Of course, Hagerty’s main gig has long been that of mind-bending guitarist; at present, he is ripping up old Europe with his mighty band, the Howling Hex. Those not blessed with May vacations in Oslo or Aarhus, however, can still check out new sounds from the Hex. Denver, the band’s latest LP, came out last month from Drag City; hustle down to Other Music before it’s a nail salon! And check out this teaser, “Mountain,” with a video directed by Fred Armisen: deep-thinking funnyman, Stern superfan, probable workaholic. Dig it!
In recent years, companies such as Uber and Airbnb have revolutionized America’s service economy. What new apps have come in their wake?
–Dialing 911 and waiting for the public fire department is for grandpa. The young and web-savvy beckon privately contracted, self-employed firefighters with the stroke of a button. Note that a surcharge applies for those fires that break out during nights, holidays, and periods of inclement weather.
–Much like Airbnb, Rent-a-Bed allows its users to rent the bedrooms of complete strangers—but only for an hour at a time. Couples who find themselves in sudden need of a private room simply search a given neighborhood for available bedrooms; home-owners have six minutes to decide whether to vacate their property. Appropriate prophylactics, creams, and breath mints are provided.
–Stuck in the bathroom without toilet paper? No longer must you scream out to a family member or scurry around the home with your pants at your ankles! Simply summon a representative to deliver a fresh roll through your partially opened bathroom door—no questions asked.
When The Lowbrow Reader Reader was published a few years back, there was but one musician with the appropriate flare to spearhead our book release show: Adam Green, New York singer-songwriter extraordinaire. Green is an artist of many hats, with tentacles reaching well beyond music into the worlds of visual art and film. His directorial debut, 2011’s The Wrong Ferarri, was shot entirely on an iPhone; watching it felt like tumbling into a corrupt playground. Now, the budding auteur unveils his second film, Aladdin. Filmed entirely using sets made of handmade papier-mâché, it includes a soundtrack from Green himself, thus combining all of the director’s artistic impulses in one tidy package. The movie stars Green in the title role alongside Macaulay Culkin, Natasha Lyonne, Jack Dishel, Alia Shawkat and other smart young folk. Those in New York can catch Green perform tonight—election eve!—at Baby’s All Right. After that, he shoves off to Europe for a tour of movies and music. Check it out at adamgreensaladdin.com!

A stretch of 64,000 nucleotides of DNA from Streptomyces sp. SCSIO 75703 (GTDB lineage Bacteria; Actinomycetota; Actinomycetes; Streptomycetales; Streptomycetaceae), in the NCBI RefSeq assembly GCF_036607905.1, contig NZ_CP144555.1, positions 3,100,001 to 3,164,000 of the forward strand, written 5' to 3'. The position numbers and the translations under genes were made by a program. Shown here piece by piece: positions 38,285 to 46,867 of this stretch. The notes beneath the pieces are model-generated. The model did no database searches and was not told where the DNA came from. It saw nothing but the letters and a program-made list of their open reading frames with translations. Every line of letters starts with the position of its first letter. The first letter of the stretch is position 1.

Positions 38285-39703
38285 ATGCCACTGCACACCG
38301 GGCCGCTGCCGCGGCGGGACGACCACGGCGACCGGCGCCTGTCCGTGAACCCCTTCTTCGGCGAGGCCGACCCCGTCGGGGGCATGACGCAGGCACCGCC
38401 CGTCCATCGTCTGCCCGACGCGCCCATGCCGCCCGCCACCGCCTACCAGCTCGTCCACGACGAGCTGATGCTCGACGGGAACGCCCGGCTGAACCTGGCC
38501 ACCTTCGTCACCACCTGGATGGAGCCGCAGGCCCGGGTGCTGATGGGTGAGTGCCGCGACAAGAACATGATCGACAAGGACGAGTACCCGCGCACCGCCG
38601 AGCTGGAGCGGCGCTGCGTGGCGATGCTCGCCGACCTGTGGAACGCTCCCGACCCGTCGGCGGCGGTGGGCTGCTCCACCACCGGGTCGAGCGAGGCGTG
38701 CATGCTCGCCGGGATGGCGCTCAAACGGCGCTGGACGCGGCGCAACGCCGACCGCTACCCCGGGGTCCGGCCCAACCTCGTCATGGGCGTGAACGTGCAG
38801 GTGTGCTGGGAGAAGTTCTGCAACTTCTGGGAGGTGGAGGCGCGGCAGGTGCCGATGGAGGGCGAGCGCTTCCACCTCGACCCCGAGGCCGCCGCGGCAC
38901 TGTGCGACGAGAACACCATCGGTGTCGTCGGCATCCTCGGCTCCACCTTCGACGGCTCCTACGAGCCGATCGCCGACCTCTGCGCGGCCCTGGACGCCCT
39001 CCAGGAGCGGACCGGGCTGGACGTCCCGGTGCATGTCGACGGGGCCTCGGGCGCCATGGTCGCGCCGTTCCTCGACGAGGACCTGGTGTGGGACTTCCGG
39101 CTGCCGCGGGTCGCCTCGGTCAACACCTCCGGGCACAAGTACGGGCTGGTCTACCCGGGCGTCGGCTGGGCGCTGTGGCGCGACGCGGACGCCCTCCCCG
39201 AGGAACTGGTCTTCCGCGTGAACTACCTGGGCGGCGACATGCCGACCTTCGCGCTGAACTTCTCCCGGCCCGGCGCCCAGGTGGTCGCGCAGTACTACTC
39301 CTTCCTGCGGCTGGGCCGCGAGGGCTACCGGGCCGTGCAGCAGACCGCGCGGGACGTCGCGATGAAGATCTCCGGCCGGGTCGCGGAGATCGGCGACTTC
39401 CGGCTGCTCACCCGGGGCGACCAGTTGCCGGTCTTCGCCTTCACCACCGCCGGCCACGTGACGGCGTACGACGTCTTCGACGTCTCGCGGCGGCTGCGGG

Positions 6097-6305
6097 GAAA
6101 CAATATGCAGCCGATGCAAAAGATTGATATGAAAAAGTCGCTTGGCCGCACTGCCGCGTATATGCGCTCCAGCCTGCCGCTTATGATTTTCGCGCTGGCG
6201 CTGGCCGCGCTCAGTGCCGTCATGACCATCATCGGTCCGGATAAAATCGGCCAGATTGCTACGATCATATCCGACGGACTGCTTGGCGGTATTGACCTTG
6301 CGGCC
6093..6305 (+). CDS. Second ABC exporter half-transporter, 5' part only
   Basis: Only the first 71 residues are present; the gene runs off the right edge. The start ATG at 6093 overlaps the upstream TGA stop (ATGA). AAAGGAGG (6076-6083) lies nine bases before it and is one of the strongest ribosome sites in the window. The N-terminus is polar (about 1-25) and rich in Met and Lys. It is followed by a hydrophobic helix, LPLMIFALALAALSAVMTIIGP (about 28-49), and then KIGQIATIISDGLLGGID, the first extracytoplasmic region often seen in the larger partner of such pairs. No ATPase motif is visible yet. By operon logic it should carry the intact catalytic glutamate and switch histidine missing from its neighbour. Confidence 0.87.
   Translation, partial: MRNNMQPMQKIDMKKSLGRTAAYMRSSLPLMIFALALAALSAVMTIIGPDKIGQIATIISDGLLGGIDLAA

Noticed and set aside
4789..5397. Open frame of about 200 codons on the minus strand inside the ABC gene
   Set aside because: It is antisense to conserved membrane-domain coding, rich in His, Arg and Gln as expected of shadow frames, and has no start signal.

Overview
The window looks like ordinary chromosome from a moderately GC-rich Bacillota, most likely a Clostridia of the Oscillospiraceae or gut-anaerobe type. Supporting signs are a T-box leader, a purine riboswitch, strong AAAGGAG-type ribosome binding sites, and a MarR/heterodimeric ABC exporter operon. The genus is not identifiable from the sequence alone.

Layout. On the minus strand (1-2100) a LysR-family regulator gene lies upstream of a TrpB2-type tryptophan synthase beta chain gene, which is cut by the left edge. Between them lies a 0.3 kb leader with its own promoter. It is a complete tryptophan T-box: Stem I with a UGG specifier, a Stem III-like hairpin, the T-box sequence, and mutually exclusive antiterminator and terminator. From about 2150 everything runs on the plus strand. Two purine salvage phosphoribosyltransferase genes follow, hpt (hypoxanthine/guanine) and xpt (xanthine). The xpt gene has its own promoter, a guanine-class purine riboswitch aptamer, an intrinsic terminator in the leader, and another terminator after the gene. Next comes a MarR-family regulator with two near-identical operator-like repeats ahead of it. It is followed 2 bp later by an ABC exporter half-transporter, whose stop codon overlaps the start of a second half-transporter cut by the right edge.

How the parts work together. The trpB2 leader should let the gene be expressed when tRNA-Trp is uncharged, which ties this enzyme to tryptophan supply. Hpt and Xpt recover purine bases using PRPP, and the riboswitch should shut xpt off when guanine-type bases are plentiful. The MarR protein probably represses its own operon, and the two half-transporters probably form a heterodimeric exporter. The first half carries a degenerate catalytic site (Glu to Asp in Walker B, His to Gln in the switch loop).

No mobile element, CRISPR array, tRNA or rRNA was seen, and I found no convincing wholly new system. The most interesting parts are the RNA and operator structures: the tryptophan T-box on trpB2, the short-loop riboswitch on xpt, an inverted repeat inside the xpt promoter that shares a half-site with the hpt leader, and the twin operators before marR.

It’s a lonely world out there for print humor publications—just trust us on this one, okay? Hence, The Lowbrow Reader is thrilled to say hello to The American Bystander, a lovely newcomer spearheaded by some very sharp comedy lifers. The debut issue, still fresh and available for purchase at americanbystander.org, weighs in at 146 pages, replete with snazzy color illustrations and contributions from such genre colossi as Roz Chast, Jack Handey, George Meyer, and Michael O’Donoghue. Elsewhere in the issue, Mike Sacks (of the new podcast Doin’ It with Mike Sacks) interviews Josh Alan Friedman about his years working for Al Goldstein, while John Wilcock shares memories of Lenny Bruce in an illustrated biography excerpt by Ethan Persoff and Scott Marshall. The whole package can rest fashionably atop your favorite credenza for a mere $20—check it out today!